Guest post by Megan Totka.
Think about the business structure where you work. What happens if you call in sick? Are you on a team of coworkers or are you the sole contributor in your department? Quite possibly you’ve never really thought about a sick day as anything other than what it is. You know you’ll be playing catch-up for a few days, but the business goes on.
What about small business owners though? If you’re a small business owner or entrepreneur, a sick day can actually mean the entire business shuts down until you get better. Not only do the doors close on your storefront, but all communications with customers, including social media marketing, goes down. One day, two days, what if it’s more than a cold? The flu? Pneumonia? Ten days? How long is too long before something as simple as a sick day turns your business upside down?
It’s safe to say that small business owners do not get sick days. Losing an entire day of sales from a store can be a large chunk of change. It’s a contingency to plan for before even opening up a business. Many business startups are online only. If the owner gets sick, will customers even notice? Actually, yes. Let’s examine what happens when your business takes a social media sick day.
Your online reputation is important. Ensuring your business looks good online isn’t just about managing bad reviews or seeming personable; consistent and frequent posting is the best way to reach out to your customers.
The top social networks for business are Twitter, LinkedIn and Facebook. The best way to reach customers is by writing often. If you are sick, nothing gets posted. No posts means no retweets or shares, no comments or likes or favorites, and most importantly, no links back to your website. Even just one day with no social engagement can have a negative impact on sales. So here are five tips to keep your online image moving, even if your body isn’t:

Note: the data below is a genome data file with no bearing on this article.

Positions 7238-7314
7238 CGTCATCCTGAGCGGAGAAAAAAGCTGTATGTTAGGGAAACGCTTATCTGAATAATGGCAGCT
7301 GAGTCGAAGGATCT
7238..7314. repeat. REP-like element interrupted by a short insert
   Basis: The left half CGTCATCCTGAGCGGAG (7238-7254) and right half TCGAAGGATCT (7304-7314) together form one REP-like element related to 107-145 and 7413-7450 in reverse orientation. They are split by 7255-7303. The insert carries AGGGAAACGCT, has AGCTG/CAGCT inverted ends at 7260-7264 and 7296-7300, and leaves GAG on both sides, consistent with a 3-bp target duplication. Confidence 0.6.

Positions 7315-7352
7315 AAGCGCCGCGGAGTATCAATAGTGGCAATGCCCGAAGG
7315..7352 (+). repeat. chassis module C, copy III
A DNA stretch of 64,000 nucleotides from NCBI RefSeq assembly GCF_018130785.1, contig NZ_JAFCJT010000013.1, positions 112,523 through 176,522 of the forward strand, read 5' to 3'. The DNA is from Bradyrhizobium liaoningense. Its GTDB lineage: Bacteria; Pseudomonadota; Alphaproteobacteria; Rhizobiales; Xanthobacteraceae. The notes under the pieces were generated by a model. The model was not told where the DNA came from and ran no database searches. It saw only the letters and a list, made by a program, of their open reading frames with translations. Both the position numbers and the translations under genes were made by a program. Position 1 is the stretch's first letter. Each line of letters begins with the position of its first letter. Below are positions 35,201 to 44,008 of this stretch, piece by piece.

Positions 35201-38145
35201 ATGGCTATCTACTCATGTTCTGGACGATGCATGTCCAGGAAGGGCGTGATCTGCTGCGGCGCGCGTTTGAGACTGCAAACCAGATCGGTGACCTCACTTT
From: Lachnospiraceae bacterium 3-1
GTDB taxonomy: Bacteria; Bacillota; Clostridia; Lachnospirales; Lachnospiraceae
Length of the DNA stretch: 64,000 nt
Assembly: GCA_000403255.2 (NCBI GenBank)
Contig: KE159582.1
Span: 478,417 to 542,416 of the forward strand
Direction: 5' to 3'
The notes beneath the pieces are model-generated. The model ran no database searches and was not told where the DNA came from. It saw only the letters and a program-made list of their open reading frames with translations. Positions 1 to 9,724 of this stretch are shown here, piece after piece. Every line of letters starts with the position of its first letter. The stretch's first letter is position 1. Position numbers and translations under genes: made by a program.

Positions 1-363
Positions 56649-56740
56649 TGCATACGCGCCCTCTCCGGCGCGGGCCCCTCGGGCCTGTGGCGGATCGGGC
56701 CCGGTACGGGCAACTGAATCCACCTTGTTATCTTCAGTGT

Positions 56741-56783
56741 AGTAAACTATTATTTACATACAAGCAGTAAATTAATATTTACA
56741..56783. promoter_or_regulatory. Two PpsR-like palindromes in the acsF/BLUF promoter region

- Use a smartphone. If your condition is less than serious, you might be able to keep in touch with your customers by simply logging into your social networks with your smartphone or tablet from bed instead of going to your office (or sitting at your desktop). You won’t need to be online all day so hopefully there will be a few moments of clarity between the Tylenol and NyQuil you are taking to feel better.
- Plan ahead. Getting sick is sort of a fact of life. You can do all the right things but sometimes it just happens. It’s not a bad idea to have 3-4 spare blog posts saved on your computer for just this reason. Readers are none the wiser and you don’t have to write while under the weather. The same goes for having informative articles to share with your audience on social media. Keep a stash of extras so you don’t have to work too hard when you don’t feel well.
- Postdate updates. If your “sick day” is for more an unplanned day off like for a funeral, postdating your work is a great idea. Facebook allows you to change the date so you can plan your posts to update while you aren’t even online. You can do the same with most blogs.
- Link sites together. Another helpful tool when managing your social media quickly is to have things linked together. There are many tools for managing your accounts so you can have your tweets automatically post to Facebook and have your blogs automatically post to Twitter. It saves you time even when you aren’t sick.
- Have a second in command, even if only for emergencies. This could be your spouse, family member or an assistant. Make sure it is someone you trust. Do not give the person your personal passwords to access the sites; rather, make them an admin to make the updates on behalf of the business from their own pages. You retain control so if anything happens, you can revoke their privileges.
Preventative care for business owners is going to be important too. Eat a healthy diet. Live an active lifestyle. And overall, take care of yourself. If you do get sick, you now have a few tricks up your sleeve so you can take a break and run your business successfully when you’re under the weather. Stressing about your business surely isn’t going to help you get better. And hopefully the next time you get sick, your business will have grown and you can pay an employee to worry about these things.
Megan Totka is the Chief Editor for ChamberofCommerce.com. She specializes on the topic of small business tips and resources. ChamberofCommerce.com helps small businesses grow their business on the web and facilitates connectivity between local businesses and more than 7,000 Chambers of Commerce worldwide.